Figure 10. Seasonal parameters in CS3: (a) length value, (b) base value, (c) peak value, (d) amplitude value, (e) small seasonal integral and (f) large seasonal integral. The grey areas refer to the time interval when corrective measures have been implemented for facing CTV. Significant p-value (p < 0.05, 0.01 and 0.001) are indicated with *, ** and ***, respectively.
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Figure 11. Seasonal parameters in CS4: (a) length value, (b) base value, (c) peak value, (d) amplitude value, (e) small seasonal integral and (f) large seasonal integral. The grey areas refer to the time interval where corrective measures have been implemented for facing CTV. Significant p-value (p < 0.05, 0.01 and 0.001) are indicated with *, ** and ***, respectively.
Figure 11. Seasonal parameters in CS4: (a) length value, (b) base value, (c) peak value, (d) amplitude value, (e) small seasonal integral and (f) large seasonal integral. The grey areas refer to the time interval where corrective measures have been implemented for facing CTV. Significant p-value (p < 0.05, 0.01 and 0.001) are indicated with *, ** and ***, respectively.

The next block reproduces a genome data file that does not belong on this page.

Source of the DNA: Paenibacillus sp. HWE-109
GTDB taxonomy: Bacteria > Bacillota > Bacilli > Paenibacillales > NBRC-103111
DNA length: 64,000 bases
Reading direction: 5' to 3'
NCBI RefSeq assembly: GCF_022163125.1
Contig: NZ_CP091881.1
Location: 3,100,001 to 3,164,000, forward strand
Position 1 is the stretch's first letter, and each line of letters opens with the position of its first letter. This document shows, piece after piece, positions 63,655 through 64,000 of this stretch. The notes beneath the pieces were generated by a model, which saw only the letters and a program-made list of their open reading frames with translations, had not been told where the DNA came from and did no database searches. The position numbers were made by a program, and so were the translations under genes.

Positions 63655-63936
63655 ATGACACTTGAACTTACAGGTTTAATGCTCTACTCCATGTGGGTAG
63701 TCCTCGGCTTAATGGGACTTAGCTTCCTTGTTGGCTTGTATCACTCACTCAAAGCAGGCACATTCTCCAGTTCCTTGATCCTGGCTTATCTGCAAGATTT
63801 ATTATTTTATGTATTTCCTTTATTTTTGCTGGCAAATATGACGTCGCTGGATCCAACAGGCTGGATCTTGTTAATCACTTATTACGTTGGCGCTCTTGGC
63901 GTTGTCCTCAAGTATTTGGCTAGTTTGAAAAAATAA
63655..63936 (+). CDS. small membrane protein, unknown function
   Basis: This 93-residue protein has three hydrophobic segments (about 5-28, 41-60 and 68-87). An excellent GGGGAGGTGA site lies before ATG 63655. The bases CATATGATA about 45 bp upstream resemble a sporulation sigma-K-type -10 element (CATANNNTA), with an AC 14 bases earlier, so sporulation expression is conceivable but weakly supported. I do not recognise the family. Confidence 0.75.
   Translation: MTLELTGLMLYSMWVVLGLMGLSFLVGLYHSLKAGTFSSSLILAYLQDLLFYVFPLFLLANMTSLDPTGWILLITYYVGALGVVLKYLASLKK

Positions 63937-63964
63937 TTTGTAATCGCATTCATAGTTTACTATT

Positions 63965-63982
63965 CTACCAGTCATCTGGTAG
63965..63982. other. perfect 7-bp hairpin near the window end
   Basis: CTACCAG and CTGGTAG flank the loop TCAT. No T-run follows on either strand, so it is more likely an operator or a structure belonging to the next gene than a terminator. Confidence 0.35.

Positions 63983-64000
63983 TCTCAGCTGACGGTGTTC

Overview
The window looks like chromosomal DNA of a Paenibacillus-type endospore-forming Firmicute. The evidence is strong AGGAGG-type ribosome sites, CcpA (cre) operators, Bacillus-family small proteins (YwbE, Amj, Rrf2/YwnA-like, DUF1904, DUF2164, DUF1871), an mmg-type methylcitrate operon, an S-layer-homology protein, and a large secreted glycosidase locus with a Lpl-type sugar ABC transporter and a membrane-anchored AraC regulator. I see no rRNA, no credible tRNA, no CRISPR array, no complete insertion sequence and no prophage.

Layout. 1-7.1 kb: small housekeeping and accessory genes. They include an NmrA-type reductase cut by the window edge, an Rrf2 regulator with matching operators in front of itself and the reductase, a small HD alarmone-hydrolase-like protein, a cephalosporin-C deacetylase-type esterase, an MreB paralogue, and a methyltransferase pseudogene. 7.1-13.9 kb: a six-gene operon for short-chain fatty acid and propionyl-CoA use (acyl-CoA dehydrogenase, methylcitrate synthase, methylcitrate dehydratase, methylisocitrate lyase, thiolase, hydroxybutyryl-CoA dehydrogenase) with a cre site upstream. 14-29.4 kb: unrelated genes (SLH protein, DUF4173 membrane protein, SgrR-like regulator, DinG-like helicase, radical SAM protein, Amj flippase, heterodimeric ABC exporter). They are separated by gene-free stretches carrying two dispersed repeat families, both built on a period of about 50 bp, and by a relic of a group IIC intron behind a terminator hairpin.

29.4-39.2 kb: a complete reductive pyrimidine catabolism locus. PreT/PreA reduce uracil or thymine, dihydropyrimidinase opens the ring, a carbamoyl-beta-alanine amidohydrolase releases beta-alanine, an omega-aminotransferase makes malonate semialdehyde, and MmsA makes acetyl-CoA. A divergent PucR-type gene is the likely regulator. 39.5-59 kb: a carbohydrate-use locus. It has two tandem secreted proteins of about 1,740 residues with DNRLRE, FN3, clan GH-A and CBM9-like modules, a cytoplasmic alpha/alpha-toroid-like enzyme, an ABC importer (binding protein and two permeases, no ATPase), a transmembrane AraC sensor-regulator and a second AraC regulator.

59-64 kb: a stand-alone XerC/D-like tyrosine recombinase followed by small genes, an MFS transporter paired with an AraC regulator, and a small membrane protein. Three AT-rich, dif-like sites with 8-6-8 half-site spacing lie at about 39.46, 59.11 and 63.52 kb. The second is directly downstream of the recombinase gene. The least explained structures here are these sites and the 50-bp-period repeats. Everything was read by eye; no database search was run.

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Figure 12. Matrix of the seasonal parameters in terms of R2.
Figure 12. Matrix of the seasonal parameters in terms of R2.
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Table 1. Case studies’ (CS) main features.
Table 1. Case studies’ (CS) main features.
ID PixelRootstockAge (years)Lat
(° N)
(° E)
(m, a.s.l.)
Area (ha)Planting Layout (m)
CS1Citrus aurantium L.4037.5214.921903.0 *4.5 × 4.5
CS26037.3714.82467.5 *4.5 × 4.5
CS33037.3714.89578.0 *4.5 × 4.5
CS42537.2714.886420.04.0 × 5.5
* the selected sites are homogeneous in terms of canopy ground cover within the MODIS pixel.
Table 2. Parameters setting in TIMESAT.
Table 2. Parameters setting in TIMESAT.
TIMESAT ParameterValue
CF methodDouble logistic
Seasonal parameter1
Spike method0
No. of envelop iterations1